Gian Piero Frassinelli and 2A+P/A - Central Archive of Human Cultures, Excursion in the Archive, 2015 © Gian-Piero Frassinelli & 2A+P/A

Gian Piero Frassinelli and 2A+P/A – Central Archive of Human Cultures, Excursion in the Archive, 2015 © Gian-Piero Frassinelli & 2A+P/A

 

This   fifty years-­‐long   journey   among   different   experiments   unveils   the   foundations   of   a project alternative to the current blind faith in the economic and technological reason. The anthropological gaze gives form to an architecture that is savage because it refuses to impose the power of reason  over the symbolic, animal, vital and therefore political dimension of man.

Savage Architecture rejects the domestic man and looks at the primitive without the burden of progress or development but instead with the freedom of the barbaric, the wisdom of the ancestral, and a profound awareness of the  collective character of architectural knowledge.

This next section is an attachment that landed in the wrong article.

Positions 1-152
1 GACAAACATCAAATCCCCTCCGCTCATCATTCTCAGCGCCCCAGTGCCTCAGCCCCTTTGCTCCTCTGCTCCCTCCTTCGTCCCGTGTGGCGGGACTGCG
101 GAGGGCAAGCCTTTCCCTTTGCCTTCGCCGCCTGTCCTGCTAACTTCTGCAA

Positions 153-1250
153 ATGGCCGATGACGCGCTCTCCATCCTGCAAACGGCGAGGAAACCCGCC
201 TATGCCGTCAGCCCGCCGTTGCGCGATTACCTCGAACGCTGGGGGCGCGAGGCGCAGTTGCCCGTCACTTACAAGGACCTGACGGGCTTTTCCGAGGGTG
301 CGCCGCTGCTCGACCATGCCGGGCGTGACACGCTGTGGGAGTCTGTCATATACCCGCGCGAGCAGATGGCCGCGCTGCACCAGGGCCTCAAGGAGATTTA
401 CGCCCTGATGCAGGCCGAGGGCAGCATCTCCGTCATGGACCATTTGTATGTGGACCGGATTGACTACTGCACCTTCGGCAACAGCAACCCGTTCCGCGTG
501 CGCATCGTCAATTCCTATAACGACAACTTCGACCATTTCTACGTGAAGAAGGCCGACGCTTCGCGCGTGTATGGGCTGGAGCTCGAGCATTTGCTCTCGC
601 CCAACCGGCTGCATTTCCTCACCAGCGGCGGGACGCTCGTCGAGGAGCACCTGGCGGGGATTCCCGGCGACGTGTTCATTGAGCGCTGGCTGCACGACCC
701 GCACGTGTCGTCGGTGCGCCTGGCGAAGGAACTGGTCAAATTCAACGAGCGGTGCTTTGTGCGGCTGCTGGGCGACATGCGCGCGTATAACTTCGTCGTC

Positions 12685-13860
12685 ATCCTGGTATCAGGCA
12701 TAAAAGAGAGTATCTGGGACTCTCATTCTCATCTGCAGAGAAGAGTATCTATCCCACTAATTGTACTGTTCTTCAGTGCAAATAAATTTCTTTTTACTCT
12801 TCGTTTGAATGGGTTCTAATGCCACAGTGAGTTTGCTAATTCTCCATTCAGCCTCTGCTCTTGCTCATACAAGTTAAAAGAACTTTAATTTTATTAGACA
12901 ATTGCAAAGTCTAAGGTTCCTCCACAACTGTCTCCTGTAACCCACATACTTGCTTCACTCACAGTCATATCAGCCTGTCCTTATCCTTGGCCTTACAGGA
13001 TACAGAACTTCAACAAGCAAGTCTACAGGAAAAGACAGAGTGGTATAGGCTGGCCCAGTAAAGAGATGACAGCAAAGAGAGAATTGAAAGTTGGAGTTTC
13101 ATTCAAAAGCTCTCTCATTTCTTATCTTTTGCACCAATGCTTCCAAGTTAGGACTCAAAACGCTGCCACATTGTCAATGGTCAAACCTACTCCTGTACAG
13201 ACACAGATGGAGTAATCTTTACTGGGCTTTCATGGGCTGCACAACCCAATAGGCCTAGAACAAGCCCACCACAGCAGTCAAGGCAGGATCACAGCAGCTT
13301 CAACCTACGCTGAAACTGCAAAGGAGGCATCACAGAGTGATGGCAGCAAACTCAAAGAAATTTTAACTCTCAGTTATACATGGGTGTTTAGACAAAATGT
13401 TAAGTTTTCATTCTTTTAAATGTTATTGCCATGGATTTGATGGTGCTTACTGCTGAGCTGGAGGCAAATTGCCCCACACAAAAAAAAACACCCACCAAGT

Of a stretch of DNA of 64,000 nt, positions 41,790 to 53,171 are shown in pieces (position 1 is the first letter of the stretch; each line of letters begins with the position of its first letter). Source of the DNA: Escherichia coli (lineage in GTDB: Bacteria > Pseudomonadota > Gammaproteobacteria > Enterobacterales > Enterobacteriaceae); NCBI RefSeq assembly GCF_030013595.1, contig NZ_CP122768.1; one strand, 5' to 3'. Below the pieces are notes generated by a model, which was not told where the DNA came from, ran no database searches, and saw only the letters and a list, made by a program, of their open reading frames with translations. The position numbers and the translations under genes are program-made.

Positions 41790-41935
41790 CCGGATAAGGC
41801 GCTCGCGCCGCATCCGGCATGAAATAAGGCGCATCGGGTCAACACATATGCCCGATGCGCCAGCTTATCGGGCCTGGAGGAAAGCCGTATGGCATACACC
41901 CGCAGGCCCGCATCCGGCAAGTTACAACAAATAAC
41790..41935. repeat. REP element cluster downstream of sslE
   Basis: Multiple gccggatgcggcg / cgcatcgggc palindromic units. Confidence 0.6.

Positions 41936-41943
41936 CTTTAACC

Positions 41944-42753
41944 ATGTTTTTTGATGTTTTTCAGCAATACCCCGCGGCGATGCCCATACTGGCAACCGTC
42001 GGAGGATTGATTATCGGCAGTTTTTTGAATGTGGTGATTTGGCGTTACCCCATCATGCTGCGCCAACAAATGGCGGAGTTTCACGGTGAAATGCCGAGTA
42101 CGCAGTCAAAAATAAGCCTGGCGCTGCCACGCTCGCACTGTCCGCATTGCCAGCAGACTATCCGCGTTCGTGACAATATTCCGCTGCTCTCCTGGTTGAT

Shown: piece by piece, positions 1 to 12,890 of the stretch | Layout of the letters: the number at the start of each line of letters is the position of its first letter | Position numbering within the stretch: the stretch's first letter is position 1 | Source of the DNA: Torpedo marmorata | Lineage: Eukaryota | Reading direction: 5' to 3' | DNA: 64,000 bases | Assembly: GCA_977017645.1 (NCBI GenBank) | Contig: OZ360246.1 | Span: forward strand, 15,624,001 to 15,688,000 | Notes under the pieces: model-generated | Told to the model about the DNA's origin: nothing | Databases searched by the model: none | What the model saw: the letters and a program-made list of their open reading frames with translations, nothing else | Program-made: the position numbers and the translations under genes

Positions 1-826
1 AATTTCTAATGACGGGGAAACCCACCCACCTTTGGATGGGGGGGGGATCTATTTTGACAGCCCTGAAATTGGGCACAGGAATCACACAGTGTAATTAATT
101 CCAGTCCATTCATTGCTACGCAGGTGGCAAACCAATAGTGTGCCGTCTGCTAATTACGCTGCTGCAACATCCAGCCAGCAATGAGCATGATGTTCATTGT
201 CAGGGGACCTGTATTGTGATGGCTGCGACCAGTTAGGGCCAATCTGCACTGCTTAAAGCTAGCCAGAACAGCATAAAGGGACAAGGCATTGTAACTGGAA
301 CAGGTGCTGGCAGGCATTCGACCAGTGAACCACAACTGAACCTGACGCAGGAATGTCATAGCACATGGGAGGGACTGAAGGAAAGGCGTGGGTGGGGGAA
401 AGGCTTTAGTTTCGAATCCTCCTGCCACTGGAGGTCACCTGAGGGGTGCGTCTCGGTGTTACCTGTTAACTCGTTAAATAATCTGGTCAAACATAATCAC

Gian Piero Frassinelli and 2A+P/A - Central Archive of Human Cultures, The case for Human Cultures, 2015 © Gian-Piero Frassinelli & 2A+P/A

Gian Piero Frassinelli and 2A+P/A – Central Archive of Human Cultures, The case for Human Cultures, 2015 © Gian-Piero Frassinelli & 2A+P/A

 

Savage Architecture at its core, is the difficult yet necessary achievement of a field of tensions between control and freedom, narrative and technology, individual expression and collective rituals. A project that, conscious of the violence inherent in human relationships,  imagines  mechanisms and narratives to give form and value to irreducible dichotomies of mankind.

The recent collaboration between Gian Piero Frassinelli -­‐ founder of the Florentine collective Superstudio  -­‐  and  2A+P/A  -­‐  architectural  practice  based  in  Rome  -­‐ relaunch a  long-­‐established  yet generally  overlooked  debate  on  the  relationship between  architecture  and  anthropology.   Moving away  from  an  historical  or scientific   perspective   to embrace   the   point   of   view   of   the   project,   the exhibition Savage Architecture genealogically reconstructs the ethos of such collaboration

 

Freeport (Axonometric) Love di Marco © CIVA